Long Island Horticultural Society
What's Going on in the Garden
April To Do List
Send a sample of your soil into your local county extension so that they can test it. It is the only scientific way to know what (if anything) needs to be added to your soil. Once your results come back, amend your soil as directed by your extension.
Turn over your compost pile to help it break down faster.
Inspect shrubs and trees for winter damage. Remove dead or damaged branches.
Direct sow cool-season vegetables and flowers once you can work the soil easily. Cool Season veggies Include: Lettuces, broccoli & cauliflower, cabbages, bok choi, radishes, beets, snap peas ect.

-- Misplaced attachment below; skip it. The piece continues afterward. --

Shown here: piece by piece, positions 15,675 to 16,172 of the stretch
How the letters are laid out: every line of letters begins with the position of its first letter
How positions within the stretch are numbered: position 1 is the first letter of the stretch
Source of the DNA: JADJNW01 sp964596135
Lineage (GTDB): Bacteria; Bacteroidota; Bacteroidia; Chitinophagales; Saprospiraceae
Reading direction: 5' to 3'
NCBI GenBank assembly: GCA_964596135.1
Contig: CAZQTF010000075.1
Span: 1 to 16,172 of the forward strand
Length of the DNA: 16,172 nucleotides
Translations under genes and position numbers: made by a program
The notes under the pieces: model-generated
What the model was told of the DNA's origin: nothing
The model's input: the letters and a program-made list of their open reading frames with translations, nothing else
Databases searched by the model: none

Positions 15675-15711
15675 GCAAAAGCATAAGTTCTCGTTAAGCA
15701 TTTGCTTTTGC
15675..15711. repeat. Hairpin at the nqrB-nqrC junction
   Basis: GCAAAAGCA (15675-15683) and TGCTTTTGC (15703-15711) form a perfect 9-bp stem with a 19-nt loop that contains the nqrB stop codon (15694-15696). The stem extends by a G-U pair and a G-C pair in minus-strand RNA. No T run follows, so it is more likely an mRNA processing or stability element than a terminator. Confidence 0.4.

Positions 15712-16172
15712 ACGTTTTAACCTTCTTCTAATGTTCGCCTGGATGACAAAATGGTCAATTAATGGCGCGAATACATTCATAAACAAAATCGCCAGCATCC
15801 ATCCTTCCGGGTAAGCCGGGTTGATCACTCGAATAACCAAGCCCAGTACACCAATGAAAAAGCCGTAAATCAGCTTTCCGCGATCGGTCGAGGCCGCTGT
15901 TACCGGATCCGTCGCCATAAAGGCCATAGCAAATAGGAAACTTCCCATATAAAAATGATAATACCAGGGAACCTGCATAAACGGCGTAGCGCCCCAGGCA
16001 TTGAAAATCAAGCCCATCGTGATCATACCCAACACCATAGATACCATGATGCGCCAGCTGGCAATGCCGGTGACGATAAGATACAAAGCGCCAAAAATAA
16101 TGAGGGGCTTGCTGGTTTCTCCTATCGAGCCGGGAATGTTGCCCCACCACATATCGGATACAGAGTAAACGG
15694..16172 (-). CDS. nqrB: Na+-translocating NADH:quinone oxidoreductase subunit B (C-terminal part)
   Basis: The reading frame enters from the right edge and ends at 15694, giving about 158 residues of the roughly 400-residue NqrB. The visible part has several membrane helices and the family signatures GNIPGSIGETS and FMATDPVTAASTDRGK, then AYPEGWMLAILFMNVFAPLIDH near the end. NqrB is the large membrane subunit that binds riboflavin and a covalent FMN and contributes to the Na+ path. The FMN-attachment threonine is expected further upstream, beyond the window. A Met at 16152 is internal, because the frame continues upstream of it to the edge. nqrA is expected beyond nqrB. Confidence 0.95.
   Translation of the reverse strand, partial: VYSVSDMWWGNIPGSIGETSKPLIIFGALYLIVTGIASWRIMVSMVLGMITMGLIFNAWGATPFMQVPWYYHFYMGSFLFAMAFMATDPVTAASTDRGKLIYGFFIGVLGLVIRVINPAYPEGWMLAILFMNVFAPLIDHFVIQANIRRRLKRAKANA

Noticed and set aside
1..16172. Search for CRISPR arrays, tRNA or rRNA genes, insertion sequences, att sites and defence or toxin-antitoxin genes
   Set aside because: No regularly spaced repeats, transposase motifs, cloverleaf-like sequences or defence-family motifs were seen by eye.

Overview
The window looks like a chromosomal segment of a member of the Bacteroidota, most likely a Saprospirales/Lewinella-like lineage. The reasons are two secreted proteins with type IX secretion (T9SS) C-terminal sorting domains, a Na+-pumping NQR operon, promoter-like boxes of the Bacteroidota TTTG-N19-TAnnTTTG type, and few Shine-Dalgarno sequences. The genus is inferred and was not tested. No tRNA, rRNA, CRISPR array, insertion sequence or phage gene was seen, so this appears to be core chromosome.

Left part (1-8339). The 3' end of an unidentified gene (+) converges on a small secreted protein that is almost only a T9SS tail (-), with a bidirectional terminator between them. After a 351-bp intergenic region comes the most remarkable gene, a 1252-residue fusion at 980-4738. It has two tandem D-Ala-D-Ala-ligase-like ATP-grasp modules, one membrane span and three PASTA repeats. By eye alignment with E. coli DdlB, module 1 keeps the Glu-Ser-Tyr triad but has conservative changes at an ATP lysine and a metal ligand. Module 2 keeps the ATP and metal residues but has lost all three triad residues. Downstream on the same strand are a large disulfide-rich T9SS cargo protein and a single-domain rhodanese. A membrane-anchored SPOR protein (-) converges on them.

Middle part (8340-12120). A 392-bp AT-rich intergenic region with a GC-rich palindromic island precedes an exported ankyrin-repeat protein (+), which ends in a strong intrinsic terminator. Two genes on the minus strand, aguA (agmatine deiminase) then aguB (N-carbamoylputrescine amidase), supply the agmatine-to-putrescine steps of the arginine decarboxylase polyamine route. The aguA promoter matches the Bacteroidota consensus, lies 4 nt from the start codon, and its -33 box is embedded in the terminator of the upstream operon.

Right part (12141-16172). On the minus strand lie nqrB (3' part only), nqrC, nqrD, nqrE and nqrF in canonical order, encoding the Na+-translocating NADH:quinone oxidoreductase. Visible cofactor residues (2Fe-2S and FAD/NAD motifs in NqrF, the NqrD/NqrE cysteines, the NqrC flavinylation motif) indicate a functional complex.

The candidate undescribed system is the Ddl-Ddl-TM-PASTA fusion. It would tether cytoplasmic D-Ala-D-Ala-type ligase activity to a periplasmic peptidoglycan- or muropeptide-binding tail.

Cover Brassica crops with floating row cover to protect from cabbage moth and flea beetle damage if these little critters have been a problem in the past.
Start to harden off cool-season seedlings that you will transplant at the end of the month. Cool season flowers include: Sweet Alyssum, Dwarf Snapdragons, Dianthus (Sweet William) Osteospermum (African Daisy), Mimulus (Monkey flower), Annual Phlox like "Popstars", Calendula, Ranunculus
Divide perennials that bloom in summer or fall. Move existing plants to new locations,if desired.
Plant perennials early for best root growth.
Plant new trees and shrubs by the end of the month.
Where the foliage of early perennials and bulb plants is poking up through the soil, remove enough of the mulch on top of them so that they can emerge unimpeded.
Top-dress gardens with compost or well-rotted manure, and spread mulch to get a jump on weed control and conserve moisture.
Prune spring-blooming shrubs, if desired, after they finish flowering.
Set up stakes or cages for potentially floppy perennials, such as delphiniums, peonies, hollyhocks, and catmint before they reach one foot high.